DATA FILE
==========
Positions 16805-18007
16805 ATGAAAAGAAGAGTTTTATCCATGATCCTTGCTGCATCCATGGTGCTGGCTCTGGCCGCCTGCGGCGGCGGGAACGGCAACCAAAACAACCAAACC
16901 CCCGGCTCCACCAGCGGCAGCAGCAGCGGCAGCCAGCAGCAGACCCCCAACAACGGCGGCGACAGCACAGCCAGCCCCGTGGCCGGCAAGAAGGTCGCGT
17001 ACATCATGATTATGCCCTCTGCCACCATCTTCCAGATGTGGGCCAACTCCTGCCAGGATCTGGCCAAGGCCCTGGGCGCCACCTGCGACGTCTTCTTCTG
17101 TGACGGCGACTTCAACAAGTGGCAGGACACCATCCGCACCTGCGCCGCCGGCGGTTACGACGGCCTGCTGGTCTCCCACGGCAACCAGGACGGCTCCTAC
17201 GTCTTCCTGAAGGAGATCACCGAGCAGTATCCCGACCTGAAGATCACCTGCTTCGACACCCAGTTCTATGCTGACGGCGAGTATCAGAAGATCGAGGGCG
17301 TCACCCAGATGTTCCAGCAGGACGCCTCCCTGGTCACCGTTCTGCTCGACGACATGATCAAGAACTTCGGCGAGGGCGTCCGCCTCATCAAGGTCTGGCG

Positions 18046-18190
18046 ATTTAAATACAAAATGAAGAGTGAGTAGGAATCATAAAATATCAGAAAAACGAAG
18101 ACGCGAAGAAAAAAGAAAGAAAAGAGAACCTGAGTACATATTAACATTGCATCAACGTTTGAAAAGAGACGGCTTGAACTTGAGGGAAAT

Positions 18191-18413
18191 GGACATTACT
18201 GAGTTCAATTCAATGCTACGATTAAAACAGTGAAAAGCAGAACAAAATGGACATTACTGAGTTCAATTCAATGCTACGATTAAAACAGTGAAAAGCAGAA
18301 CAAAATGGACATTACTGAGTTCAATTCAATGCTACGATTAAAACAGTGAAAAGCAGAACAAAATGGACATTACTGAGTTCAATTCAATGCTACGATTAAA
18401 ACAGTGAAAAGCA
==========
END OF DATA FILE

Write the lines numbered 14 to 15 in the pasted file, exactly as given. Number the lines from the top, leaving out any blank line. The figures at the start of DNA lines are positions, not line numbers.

18301 CAAAATGGACATTACTGAGTTCAATTCAATGCTACGATTAAAACAGTGAAAAGCAGAACAAAATGGACATTACTGAGTTCAATTCAATGCTACGATTAAA
18401 ACAGTGAAAAGCA